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The Boston Globe


Daily Chess column

The ongoing individual European Championship, a scramble among 344 of the world’s best players, provides us with this relatively brief exploration of the Petroff. Defense. The main line puts Black’s king’s knight on e4, but it can rarely if ever be held there. This game is Sergei Zhigalko (White) of Belarus, former runner-up in the 2009 World Junior Championship, v. Namig Guliyev (Black), a player from Azerbaijan. Black decides to retreat the king’s knight after being confronted with 5. Nc3. He rejects the main line, which is 5…NxN, minimizing loss of time but giving up space in the center.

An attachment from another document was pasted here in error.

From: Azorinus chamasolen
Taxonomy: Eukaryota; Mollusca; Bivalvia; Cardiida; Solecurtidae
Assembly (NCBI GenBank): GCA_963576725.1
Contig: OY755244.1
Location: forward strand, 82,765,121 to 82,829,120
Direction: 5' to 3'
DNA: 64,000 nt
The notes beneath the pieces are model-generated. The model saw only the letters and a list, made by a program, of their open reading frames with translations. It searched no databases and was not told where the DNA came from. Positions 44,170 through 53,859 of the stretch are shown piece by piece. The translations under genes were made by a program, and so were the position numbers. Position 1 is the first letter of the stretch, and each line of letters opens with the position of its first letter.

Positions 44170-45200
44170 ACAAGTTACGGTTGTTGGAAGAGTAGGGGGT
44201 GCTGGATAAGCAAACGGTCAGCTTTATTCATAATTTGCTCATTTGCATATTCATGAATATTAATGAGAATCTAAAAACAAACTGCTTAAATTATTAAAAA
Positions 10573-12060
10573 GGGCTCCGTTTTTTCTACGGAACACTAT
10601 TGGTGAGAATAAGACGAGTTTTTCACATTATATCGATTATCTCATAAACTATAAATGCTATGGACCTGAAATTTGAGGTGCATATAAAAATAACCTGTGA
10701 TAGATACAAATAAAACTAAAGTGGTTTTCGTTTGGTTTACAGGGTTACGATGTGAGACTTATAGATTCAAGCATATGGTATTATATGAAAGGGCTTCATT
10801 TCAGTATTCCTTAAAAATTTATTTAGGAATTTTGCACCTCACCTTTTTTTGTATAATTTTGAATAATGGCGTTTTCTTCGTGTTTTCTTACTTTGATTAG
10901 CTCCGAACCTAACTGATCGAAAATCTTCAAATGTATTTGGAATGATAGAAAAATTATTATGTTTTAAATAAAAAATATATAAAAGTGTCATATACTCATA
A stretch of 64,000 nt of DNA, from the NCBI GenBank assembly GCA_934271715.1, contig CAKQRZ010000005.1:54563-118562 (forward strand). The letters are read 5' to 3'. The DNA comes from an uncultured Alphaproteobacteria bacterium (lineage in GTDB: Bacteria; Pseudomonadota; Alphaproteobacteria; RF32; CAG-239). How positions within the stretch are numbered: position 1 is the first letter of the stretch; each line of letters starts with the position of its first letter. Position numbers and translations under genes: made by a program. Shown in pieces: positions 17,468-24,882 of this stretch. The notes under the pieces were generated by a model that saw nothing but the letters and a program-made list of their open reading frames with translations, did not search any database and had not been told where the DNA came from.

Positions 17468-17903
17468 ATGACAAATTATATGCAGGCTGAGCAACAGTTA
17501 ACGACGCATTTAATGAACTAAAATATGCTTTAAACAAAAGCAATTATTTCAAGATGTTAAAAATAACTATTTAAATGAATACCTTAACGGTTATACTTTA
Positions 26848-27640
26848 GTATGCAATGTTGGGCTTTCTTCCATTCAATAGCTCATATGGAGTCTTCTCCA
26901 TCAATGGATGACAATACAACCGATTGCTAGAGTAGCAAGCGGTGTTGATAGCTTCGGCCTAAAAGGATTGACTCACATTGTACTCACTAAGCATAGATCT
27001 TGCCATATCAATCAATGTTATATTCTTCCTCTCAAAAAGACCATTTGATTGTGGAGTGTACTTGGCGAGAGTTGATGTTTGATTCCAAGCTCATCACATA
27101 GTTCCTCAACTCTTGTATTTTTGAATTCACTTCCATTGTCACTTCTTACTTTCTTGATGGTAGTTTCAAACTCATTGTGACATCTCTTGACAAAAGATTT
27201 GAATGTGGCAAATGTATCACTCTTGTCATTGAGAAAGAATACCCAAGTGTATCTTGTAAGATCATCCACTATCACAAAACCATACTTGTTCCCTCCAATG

In this game, Black never seems to achieve equality as White keeps Black’s queen’s bishop from developing. Black proceeds to fianchetto that bishop. White shuts it in with 12 d5 and follows that move with 15 Bg4, creating a critical pin. Black struggles to find freedom, but his attempts to wriggle out open up his king to destruction.

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